No Red Peak rift between Labour, Greens

The Red Peak won't mean any long-lasting damage between Labour and the Greens
The Red Peak won't mean any long-lasting damage between Labour and the Greens

Labour was surprised the Green Party would be introducing a Bill to get Red Peak into the flag referendum, but neither party says it means anything for their relationship.

Red Peak is now officially the fifth alternative flag following a 109 -12 vote to include it this morning as politicians sought to pass the law under urgency.

It was introduced by Green MP Gareth Hughes yesterday but voted down by New Zealand First. It was then adopted by National.

Its introduction effectively broke a stalemate between Labour and National who were at loggerheads about wanting to change the referendum process.

Labour MP David Shearer says the Greens were "a little more surreptitious than we would have liked" in terms of creating the Bill.

"Perhaps what they did do is they saw an opportunity and they took it. I guess it's just when your allies do that without you knowing, sometimes it's a bit of a surprise."

However, he said it was just politics and didn't think it did any lasting damage to the alliance between the two parties.

Neither did Greens co-leader James Shaw.

"We're an independent political party and we don't agree on everything. But we do agree on a Labour/Green government in 2017.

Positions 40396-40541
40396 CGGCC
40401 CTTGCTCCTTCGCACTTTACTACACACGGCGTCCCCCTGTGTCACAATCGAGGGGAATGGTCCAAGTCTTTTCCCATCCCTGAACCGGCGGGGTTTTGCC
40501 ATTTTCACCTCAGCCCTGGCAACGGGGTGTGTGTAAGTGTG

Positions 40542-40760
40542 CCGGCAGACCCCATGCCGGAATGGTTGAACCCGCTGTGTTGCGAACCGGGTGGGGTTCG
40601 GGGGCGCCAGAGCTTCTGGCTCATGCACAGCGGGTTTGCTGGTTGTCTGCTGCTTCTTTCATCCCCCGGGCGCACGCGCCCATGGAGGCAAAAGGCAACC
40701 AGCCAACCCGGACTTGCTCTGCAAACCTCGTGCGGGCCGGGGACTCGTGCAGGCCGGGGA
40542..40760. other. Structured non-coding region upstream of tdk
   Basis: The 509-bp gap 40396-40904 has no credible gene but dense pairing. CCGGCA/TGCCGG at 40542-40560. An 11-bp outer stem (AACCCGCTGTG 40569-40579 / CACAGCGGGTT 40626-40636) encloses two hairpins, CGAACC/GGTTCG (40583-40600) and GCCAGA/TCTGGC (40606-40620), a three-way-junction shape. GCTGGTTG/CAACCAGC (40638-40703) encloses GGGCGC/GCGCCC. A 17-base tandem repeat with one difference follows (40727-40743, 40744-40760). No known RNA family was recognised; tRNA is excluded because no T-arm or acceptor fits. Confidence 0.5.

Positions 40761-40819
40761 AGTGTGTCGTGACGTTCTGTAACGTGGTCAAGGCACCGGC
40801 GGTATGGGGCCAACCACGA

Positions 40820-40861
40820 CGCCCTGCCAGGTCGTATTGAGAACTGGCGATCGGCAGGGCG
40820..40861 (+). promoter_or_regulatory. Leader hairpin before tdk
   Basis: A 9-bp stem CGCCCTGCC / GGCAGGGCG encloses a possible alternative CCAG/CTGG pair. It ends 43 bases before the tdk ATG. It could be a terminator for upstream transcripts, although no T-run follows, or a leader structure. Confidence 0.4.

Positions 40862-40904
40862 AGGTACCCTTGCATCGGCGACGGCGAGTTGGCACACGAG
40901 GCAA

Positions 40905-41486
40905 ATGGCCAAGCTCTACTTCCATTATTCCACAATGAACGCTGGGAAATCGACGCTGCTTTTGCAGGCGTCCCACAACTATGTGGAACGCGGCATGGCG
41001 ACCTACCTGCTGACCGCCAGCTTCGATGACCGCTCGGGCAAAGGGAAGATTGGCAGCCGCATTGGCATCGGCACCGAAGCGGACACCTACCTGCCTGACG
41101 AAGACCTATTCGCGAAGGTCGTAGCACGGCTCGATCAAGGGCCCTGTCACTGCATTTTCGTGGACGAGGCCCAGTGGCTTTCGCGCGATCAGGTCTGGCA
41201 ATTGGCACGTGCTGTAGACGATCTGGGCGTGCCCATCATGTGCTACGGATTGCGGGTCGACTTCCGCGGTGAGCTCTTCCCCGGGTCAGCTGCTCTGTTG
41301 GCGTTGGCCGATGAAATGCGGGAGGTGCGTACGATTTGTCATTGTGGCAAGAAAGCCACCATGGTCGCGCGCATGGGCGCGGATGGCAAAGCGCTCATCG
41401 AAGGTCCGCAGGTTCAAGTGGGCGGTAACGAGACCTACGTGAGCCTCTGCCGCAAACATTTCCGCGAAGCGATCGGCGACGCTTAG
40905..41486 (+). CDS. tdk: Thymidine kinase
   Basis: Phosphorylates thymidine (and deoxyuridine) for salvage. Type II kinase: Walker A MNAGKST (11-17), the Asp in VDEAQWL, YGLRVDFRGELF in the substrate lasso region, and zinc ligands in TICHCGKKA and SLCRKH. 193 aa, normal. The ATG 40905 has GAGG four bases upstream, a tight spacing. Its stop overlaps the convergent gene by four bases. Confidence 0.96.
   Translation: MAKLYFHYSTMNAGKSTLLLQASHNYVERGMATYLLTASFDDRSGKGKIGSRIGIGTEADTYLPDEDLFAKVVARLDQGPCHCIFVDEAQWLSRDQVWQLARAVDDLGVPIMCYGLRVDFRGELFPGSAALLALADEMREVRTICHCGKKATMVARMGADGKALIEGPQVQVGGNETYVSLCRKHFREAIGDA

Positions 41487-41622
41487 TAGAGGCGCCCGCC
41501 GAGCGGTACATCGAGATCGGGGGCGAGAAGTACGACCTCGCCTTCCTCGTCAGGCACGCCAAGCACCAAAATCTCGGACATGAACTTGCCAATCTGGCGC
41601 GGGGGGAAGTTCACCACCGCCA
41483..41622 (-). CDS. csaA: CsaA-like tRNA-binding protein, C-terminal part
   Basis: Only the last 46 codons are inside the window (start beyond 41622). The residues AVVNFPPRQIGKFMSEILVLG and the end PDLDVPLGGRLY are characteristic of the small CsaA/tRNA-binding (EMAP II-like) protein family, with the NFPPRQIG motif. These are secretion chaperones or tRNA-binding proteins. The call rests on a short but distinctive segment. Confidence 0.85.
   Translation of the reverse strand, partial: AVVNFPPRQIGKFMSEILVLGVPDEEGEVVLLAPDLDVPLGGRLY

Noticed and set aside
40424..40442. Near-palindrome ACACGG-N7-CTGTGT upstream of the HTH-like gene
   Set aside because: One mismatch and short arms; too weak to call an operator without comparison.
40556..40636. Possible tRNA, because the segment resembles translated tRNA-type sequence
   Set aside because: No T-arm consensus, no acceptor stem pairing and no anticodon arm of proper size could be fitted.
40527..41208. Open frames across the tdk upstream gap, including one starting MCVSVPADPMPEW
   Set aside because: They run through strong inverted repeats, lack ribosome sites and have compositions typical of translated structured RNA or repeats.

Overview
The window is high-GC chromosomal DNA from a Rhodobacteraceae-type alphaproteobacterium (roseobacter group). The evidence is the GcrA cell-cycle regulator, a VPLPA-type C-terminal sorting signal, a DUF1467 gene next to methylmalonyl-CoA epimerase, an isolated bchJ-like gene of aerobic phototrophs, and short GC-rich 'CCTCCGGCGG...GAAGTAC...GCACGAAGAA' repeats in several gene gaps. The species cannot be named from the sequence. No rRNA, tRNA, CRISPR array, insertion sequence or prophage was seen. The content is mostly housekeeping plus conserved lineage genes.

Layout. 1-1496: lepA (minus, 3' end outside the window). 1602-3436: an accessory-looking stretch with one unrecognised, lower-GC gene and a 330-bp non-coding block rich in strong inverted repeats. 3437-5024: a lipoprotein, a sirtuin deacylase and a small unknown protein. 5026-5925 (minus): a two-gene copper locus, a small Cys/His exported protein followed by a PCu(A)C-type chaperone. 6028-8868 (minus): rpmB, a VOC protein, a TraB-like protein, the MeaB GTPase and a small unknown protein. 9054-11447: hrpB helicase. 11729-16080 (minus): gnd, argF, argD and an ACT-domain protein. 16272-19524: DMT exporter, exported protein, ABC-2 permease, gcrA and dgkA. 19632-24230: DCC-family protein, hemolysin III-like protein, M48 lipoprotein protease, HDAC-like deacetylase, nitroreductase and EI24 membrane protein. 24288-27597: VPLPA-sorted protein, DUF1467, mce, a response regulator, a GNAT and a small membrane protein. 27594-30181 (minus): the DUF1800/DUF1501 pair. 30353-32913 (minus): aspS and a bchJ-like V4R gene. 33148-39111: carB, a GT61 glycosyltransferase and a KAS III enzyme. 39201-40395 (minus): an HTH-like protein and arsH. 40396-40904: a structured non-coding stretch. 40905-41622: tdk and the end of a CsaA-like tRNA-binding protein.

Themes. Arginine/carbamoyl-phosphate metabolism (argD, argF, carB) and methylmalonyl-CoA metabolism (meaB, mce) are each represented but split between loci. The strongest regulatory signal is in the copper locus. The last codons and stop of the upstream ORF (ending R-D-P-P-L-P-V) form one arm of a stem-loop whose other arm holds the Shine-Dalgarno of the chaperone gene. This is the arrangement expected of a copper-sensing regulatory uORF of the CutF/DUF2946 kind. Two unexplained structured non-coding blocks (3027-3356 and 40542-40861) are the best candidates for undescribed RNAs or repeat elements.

"People's tempers get up a lot of the time, it's no big deal," he says.

The support for Red Peak started to grow after the independent Flag Consideration Panel's shortlist of four wasn't well received.

An online petition of 50,000 was handed over to Parliament last week.

But New Zealand First leader Winston Peters says that's hardly a groundswell of support.

"If you think that an online [petition], social media, 50,000 [signatures] – less than one percent of our population, is any way public mood then sadly you've got it wrong too."

But the flag could have one new fan in Prime Minister John Key who says he'd likely vote for Red Peak in a run-off with the current flag.

"If it got to that point I think I might vote for Red Peak, but I'm keen on changing the flag because I think there is a really strong argument about the future. My preference still very much remains one of the Kyle Lockwood silver fern ones," he says.

ACT leader David Seymour says he'd probably do the same.

"A lot of people can relate to [Red Peak] and I think it is actually gaining genuine, organic momentum."

Adding a fifth option to the ballot paper won't cost any more money, and Mr Seymour says it is important the most value is squeezed out of the $26 million cost of the two referenda.

The vote on the five flags will take place from November 20 to December 11.

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